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McLaughlin v. United States

U.S.
Apr 29, 1986
476 U.S. 16 (1986)

Summary

holding that the immediate danger of a violent response to display of an unloaded firearm is “independently sufficient” to support the conclusion that an unloaded firearm is a “dangerous weapon” within the meaning of the federal bank robbery statute

Summary of this case from United States v. Harris

Opinion

CERTIORARI TO THE UNITED STATES COURT OF APPEALS FOR THE FOURTH CIRCUIT

No. 85-5189.

Argued March 31, 1986 Decided April 29, 1986

On the basis of his display of an unloaded handgun in the course of a bank robbery, petitioner was convicted under 18 U.S.C. § 2113(d), which provides an enhanced penalty for assault by use of a "dangerous weapon" during a bank robbery.

Held: An unloaded handgun is a "dangerous weapon" within the meaning of § 2113(d). Pp. 17-18.

Affirmed.

STEVENS, J., delivered the opinion for a unanimous Court.

Stephen J. Cribari, by appointment of the Court, 474 U.S. 1003, argued the cause for petitioner. With him on the briefs was Fred Warren Bennett.

Christopher J. Wright argued the cause for the United States. With him on the brief were Solicitor General Fried, Assistant Attorney General Trott, Deputy Solicitor General Frey, and Joel M. Gershowitz.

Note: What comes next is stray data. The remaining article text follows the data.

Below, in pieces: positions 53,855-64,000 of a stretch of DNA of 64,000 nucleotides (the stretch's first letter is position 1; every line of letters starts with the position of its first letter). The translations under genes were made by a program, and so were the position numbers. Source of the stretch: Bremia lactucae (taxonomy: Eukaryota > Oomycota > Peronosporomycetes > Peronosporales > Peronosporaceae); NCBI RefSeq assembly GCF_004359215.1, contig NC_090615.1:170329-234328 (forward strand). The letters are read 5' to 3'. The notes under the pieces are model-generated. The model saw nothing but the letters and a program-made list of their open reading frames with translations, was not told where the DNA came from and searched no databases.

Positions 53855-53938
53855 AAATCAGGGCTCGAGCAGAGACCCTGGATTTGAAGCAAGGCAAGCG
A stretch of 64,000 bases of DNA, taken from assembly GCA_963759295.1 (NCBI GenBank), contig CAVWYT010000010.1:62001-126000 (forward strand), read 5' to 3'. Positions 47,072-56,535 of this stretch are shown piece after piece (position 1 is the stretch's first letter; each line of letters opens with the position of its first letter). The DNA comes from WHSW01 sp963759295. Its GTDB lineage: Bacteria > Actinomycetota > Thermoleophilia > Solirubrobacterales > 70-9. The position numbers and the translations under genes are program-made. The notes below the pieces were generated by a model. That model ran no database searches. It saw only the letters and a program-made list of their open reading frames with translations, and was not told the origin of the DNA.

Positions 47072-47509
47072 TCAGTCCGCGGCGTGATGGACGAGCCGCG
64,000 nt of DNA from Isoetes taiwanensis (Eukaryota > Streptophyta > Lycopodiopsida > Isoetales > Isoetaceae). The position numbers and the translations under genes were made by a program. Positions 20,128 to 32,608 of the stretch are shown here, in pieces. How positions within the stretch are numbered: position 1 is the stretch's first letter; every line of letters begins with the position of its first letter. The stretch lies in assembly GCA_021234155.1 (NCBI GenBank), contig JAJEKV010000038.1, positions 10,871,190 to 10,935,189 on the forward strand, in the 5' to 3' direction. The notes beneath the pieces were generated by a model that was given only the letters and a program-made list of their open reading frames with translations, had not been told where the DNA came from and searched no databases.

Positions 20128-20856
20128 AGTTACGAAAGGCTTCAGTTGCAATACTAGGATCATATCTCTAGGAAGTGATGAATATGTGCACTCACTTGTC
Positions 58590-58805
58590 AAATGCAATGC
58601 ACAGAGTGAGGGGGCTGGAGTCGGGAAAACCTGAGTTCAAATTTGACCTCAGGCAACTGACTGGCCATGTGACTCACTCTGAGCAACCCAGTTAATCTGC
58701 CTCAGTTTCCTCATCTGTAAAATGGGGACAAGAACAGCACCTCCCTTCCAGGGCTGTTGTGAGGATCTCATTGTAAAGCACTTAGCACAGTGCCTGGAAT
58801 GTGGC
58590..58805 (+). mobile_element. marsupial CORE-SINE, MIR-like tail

The question presented is whether an unloaded handgun is a "dangerous weapon" within the meaning of the federal bank robbery statute.

At about 9:30 a.m. on July 26, 1984, petitioner and a companion, both wearing stocking masks and gloves, entered a bank in Baltimore. Petitioner thereupon displayed a dark handgun and ordered everyone in the bank to put his hands up and not to move. While petitioner remained in the lobby area holding the gun, his companion vaulted the counter and placed about $3,400 in a brown paper bag. The two robbers were apprehended by a police officer as they left the bank. Petitioner's gun was not loaded.

Petitioner pleaded guilty to charges of bank robbery and bank larceny and, on the basis of stipulated evidence, was found guilty of assault during a bank robbery "by the use of a dangerous weapon." The latter conviction depends on the validity of the District Court's conclusion that petitioner's unloaded gun was a "dangerous weapon" within the meaning of 18 U.S.C. § 2113(d). The Court of Appeals agreed with the District Court, and so do we.

The federal bank robbery statute, 18 U.S.C. § 2113, provides in pertinent part: